Morphogenesis and Organogenesis
Morphogenesis is one of the major outstanding problems in the biological sciences. It concerns the fundamental question of how biological form and structure are generated. Morphogenesis encompasses a broad scope of biological processes. It concerns adult as well as embryonic tissues, and includes an understanding of the maintenance, degeneration, and regeneration of tissues and organs as well as their formation. Morphogenesis also addresses the problem of biological form at many levels, from the structure of individual cells, through the formation of multicellular arrays and tissues, to the higher order assembly of tissues into organs and whole organisms. While related to the field of developmental biology with its traditional emphasis on the control of gene expression and the acquisition of cell fates, morphogenesis investigates how this regulation of cell fates contributes to the form and structure of the organism and its component parts. The University of Virginia is well positioned to make a major impact in morphogenesis and regenerative medicine. It already possesses remarkable strengths in the basic fields of cell adhesion, cell motility, cell signaling, and nuclear functions, as well as in developmental biology, cardiovascular biology, and biomedical engineering. The University of Virginia's Morphogenesis and Regenerative Medicine Institute will capitalize on these strengths to become the world's leading research program in morphogenesis and regenerative medicine.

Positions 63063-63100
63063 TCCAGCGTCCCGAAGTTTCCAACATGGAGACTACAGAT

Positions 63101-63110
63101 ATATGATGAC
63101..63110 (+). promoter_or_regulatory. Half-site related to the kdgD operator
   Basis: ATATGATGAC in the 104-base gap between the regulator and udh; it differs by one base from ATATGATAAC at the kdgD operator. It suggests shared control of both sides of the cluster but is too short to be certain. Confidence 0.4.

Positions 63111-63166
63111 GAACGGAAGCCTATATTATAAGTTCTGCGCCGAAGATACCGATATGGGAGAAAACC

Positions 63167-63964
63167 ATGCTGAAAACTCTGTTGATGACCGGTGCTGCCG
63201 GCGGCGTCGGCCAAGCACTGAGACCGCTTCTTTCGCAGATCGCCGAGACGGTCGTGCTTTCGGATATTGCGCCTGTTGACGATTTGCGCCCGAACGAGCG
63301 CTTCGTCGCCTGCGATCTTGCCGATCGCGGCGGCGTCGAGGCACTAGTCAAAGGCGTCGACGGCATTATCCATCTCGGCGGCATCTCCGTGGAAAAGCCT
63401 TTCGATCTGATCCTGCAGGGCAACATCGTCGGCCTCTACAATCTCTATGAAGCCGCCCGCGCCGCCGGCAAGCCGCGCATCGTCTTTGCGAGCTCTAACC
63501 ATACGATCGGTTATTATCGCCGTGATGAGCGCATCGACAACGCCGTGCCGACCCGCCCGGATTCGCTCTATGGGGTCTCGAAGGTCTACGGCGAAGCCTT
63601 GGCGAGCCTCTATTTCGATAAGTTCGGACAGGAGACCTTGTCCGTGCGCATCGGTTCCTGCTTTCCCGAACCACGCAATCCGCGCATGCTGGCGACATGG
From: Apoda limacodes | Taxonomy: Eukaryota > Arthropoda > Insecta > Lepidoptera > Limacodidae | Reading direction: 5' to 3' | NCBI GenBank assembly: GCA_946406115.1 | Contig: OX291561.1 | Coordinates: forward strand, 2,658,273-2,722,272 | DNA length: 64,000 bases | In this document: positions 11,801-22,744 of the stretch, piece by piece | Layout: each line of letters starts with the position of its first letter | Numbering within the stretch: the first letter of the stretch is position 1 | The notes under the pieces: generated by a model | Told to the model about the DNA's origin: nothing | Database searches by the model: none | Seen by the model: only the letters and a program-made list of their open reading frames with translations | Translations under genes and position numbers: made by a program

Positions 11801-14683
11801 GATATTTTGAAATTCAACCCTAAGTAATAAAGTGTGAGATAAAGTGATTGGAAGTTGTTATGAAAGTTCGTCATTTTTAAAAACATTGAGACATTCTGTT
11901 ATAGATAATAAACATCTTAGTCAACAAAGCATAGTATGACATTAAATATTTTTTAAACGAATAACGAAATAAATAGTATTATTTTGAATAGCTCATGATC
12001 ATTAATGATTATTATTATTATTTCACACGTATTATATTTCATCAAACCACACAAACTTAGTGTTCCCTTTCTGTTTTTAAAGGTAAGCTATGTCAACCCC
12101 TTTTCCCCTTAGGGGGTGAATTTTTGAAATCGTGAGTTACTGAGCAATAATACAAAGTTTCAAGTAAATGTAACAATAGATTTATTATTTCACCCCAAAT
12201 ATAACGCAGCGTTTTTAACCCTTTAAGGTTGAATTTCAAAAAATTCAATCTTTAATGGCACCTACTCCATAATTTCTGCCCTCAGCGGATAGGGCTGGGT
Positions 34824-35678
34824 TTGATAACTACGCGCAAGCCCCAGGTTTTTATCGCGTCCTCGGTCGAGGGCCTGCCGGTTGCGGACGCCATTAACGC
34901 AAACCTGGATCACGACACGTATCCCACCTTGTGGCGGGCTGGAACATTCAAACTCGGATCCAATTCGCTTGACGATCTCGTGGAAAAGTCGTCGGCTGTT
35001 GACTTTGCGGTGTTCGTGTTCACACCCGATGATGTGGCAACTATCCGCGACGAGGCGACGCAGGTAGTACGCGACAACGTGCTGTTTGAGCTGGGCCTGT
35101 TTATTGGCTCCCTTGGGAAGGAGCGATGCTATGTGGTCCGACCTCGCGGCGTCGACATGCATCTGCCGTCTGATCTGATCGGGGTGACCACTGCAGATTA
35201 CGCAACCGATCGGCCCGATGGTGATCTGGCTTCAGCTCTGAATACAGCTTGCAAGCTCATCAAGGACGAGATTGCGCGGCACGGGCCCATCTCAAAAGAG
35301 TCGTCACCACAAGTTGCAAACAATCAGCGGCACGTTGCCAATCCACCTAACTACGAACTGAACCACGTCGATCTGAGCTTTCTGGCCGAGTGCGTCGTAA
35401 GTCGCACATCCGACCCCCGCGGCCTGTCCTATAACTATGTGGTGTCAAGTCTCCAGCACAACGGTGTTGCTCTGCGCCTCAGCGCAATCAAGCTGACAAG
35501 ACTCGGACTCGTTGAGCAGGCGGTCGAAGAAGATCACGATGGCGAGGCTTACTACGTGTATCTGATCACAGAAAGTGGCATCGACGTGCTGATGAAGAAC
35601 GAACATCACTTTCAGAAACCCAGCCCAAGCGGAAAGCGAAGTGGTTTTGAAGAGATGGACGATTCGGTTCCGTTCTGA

The stimulation of
Nodal and BMP signaling pathway
at the animal pole of a zebrafish embryo results in the formation
of a second tail (embryo at the bottom) compared
to wild-type embryo (top). Courtesy of Thisse lab.